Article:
LONDON, Sept. 24 (UPI) -- Iraqi refugees from minority ethnic and religious communities face losing their heritage as they take up residence in host countries, a rights group says.
Minority groups from the Christian religious community to ethnic Yazidis, Shabaks and Turkomen are fleeing Iraq in record numbers in the wake of the U.S.-led invasion in 2003.
The Christian community in Iraq was the target of attacks in late 2008, forcing nearly half of the population to neighboring Syria.
A report by Minority Rights Group International says many of the minority groups fleeing Iraq find only discrimination and restrictive policies in their host countries, however.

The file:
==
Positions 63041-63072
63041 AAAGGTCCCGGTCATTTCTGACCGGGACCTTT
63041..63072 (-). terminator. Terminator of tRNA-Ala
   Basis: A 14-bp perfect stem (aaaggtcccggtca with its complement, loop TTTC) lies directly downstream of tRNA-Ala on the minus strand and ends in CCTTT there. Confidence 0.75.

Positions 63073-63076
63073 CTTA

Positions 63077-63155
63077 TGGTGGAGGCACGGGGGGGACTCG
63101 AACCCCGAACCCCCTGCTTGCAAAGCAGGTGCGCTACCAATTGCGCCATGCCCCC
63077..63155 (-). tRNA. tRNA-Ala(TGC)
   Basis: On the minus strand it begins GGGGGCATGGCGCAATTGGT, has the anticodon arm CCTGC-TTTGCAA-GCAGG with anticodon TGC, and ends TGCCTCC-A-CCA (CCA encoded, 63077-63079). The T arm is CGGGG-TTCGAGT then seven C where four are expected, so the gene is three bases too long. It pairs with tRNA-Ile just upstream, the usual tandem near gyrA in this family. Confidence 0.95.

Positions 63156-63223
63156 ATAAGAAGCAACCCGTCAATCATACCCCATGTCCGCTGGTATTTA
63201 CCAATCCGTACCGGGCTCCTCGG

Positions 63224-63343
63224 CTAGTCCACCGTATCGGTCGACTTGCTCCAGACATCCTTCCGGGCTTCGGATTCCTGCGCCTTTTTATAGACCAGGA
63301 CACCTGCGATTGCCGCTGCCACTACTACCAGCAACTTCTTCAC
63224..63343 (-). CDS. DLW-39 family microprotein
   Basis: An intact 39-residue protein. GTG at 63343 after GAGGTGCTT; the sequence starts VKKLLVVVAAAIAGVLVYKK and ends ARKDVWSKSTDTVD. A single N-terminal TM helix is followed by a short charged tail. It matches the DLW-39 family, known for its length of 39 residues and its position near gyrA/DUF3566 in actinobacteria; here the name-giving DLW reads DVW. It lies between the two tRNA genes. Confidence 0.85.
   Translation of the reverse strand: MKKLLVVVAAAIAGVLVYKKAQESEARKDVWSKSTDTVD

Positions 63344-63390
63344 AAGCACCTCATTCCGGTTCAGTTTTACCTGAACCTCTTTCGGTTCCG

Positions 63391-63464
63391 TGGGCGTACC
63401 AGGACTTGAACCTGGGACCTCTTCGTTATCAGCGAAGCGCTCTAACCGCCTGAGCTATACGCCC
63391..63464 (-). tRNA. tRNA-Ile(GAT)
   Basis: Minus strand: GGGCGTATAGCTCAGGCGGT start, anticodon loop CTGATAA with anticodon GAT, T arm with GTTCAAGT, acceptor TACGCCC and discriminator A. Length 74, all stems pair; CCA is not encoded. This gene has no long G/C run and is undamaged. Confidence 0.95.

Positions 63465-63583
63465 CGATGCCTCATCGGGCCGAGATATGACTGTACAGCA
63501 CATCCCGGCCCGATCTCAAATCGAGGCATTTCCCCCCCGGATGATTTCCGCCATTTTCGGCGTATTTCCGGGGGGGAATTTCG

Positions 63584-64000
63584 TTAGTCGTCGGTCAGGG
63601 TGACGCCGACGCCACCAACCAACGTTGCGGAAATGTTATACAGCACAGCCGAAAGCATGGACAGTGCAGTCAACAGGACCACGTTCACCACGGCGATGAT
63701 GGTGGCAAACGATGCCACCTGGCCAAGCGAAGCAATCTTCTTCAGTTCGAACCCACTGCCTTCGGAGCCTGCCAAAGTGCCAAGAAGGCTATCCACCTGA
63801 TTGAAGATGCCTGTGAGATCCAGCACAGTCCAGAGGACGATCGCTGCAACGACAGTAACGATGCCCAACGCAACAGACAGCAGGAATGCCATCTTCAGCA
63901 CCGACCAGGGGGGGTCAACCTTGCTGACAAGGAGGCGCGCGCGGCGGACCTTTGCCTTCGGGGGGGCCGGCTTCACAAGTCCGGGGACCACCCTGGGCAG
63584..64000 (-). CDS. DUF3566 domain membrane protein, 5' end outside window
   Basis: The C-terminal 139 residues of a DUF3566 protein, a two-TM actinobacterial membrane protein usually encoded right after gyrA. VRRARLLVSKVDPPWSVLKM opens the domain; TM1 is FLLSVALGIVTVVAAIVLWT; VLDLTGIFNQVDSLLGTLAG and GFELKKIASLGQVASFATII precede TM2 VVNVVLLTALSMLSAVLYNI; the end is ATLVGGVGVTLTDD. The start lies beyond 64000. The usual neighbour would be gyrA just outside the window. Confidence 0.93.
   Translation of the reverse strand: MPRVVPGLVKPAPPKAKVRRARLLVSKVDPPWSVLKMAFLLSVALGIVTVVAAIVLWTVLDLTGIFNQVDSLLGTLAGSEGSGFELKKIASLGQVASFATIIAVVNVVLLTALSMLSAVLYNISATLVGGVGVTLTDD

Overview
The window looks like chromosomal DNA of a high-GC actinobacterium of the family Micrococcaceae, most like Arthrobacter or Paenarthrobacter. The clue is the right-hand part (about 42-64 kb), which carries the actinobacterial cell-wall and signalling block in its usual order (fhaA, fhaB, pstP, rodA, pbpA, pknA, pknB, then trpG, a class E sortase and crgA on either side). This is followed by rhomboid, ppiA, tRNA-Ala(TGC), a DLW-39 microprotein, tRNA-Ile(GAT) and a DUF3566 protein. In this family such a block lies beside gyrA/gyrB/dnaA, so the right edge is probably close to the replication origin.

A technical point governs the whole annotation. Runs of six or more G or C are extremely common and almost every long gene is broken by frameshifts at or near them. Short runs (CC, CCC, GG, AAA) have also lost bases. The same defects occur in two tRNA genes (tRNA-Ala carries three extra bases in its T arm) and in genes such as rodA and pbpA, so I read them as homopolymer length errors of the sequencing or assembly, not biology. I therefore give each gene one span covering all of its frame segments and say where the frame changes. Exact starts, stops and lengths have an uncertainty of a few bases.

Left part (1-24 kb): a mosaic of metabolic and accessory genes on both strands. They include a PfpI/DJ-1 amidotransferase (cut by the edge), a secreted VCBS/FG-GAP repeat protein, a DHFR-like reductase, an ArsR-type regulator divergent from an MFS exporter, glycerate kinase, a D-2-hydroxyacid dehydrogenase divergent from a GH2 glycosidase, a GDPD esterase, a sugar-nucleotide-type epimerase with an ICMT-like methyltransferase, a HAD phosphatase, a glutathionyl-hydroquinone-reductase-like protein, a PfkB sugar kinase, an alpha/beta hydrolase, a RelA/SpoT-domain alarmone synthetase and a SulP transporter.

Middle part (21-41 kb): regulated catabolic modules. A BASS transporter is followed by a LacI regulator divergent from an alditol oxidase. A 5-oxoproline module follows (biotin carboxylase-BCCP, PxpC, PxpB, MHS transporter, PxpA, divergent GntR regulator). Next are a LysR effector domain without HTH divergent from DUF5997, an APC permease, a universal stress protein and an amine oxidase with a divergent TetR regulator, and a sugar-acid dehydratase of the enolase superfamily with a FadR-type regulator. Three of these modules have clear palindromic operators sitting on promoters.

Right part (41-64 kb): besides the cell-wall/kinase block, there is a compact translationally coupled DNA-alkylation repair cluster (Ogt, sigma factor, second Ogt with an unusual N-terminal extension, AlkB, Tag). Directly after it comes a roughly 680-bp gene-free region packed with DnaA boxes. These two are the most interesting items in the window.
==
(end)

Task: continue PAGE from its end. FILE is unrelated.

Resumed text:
"Minorities are leaving Iraq because they are specifically targeted for attack due to their religion and culture, but getting out of the country is no guarantee of their safety and security,'" says Carl Soderbergh, MRG's director of policy and communications.
Soderbergh says many of the restrictive policies in asylum countries are having a serious impact on the religious and ethnic heritage of minority groups from Iraq.
"They are at risk of cultural eradication," he says.
The U.N. refugee agency estimates there are roughly 1.1 million Iraqi refugees living in Syria and another 450,000 in Jordan.